But beyond that this seems like an easy fix. In any areas where the Fire Department has an emergency rescue helicopter, the condo corp, office tower, (for buildings over a certain height), should have a security door code access from the outside that any Fireman can punch in and open up, from the outside access to the roof.

In these type of evacuations they almost always lower a rescuer down first who then secures people who they winch up to the helicopter. Or on some building rooves they can land.

Just have a rescuer open up the roof access doors. The cost for such access would be minimal in the overall cost of the build.

I cannot see a single reason why you would not have that option.

If you have firemen and police racing up these massive towers to bring people down, it makes perfect sense to evacuate as many from the top most floors from the roof, if you already have that type of service helicopter.
09-21-2021 , 05:41 PM
Quote:
Originally Posted by Cuepee Skyscraper/Tower Safety
I was not aware of the roof top issue. That does trigger me a bit.

Just have a rescuer open up.....

I cannot see a single reason why you would not have that option.
Rooftops are a standard way of rescuing people from a skyscraper.. you would think.

In our case it was a bit different. They flat out cancelled that option. Whoever made that call I don't want to be in their shoes.

The impossible plan was to evacuate people to lower floors, not upper ones. How the f is that possible if the lower floors are on fire?? That leaves only one option, the upper floors.

But the upper floors were inaccessible, the impact of the first airplane took out the power and water supply. Now the lifts were not working. The staircase was still accessible though damaged. But the system automatically did what it was programmed to do in the case of power outage, and locked the doors to the roof for I think automatically 2 hours. It could have been 4, but it doesn't matter, it was too long. They found people in the hallway to the rooftop. They couldn't unlock the doors. They would have needed a welding tool to open the doors. The evacuation plans simply didn't include the roof.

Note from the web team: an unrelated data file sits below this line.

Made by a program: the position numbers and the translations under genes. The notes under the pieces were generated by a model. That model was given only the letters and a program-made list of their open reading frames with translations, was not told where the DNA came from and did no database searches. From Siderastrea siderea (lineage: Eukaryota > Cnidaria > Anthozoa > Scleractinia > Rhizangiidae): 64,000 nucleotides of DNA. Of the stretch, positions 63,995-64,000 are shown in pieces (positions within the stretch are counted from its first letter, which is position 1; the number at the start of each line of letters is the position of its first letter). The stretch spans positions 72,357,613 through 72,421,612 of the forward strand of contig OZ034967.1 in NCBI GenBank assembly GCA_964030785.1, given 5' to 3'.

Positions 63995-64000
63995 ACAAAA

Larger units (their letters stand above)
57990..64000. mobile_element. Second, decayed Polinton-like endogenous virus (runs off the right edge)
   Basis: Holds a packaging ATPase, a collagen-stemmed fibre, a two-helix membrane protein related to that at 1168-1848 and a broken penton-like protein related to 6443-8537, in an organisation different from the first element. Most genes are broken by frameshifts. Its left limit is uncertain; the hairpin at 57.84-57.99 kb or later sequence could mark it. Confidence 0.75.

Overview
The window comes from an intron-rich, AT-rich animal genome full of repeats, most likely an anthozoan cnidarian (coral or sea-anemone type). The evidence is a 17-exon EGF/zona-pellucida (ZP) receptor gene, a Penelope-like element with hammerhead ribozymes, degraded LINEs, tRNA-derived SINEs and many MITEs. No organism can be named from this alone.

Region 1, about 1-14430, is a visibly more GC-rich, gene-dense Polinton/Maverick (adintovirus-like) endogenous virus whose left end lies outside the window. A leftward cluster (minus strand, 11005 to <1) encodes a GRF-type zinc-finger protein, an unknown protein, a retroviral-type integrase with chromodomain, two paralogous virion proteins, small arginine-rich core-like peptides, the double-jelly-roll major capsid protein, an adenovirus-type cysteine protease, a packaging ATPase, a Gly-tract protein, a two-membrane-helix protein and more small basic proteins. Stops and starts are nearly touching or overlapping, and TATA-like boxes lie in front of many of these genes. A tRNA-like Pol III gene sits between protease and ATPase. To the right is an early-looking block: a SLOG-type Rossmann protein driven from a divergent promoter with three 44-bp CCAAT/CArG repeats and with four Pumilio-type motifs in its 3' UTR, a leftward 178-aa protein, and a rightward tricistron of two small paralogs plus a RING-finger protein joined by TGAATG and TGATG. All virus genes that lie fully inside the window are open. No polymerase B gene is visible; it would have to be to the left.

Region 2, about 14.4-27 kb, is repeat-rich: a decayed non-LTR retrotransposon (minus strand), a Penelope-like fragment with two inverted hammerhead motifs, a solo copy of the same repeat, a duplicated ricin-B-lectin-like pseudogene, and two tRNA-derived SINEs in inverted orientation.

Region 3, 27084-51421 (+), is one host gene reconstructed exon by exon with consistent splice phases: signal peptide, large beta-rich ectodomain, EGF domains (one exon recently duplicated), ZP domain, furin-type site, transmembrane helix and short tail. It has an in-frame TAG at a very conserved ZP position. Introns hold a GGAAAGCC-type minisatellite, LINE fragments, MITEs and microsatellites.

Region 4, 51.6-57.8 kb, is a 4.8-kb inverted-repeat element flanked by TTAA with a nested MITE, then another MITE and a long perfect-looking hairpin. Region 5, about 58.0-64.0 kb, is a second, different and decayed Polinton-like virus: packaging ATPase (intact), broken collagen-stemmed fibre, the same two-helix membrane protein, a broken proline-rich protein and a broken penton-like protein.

Last edited by washoe; 09-21-2021 at 06:02 PM.
09-21-2021 , 05:57 PM
What happened was that within minutes after the first impact 4-5 rescue helicopters were circling around the roof of the twin towers. What they couldn't see was any people of course. And within minutes the second plane hit the towers and almost missed one helicopter. So now the pilots were thinking wtf? They didn't see any people, feared for their lifes and gave up. And no, It wasn't too hot nor was it impossible. I found another helicopter pilot that rescues people for life who says this. Its all bs. The truth was those pilots were frightened to death and the people couldn't get to the roof. So Yes guys, heat, flames, within the first minutes is all bs. The people were on the windows, the air was breathable.



Rescuing from the rooftop was a completely possible option. Here is a guy that was exactly responsible for that task.

"There was nobody on the roofs to rescue. I have to disagree with one answer below. NYC did plan and train for this scenario. In fact a helicopter landed on the WTC during the 1993 incident. Since that incident the FDNY and NYPD conducted joint training where the NYPD would ferry specially trained high rise firefighters to the roof of the WTC or other high rise building. I was a member of an FDNY Company that did this (Ladder 15). We were known as a High Rise Roof Team. It was our mission to assist with ventilation, evacuation, search etc from the top down."

Answer to On 9/11, why didn't they rescue people from the roof using a helicopter? by Tony Acabono https://www.quora.com/On-9-11-why-di...et_type=answer
09-21-2021 , 06:24 PM
Quote:
Originally Posted by washoe Skyscraper/Tower Safety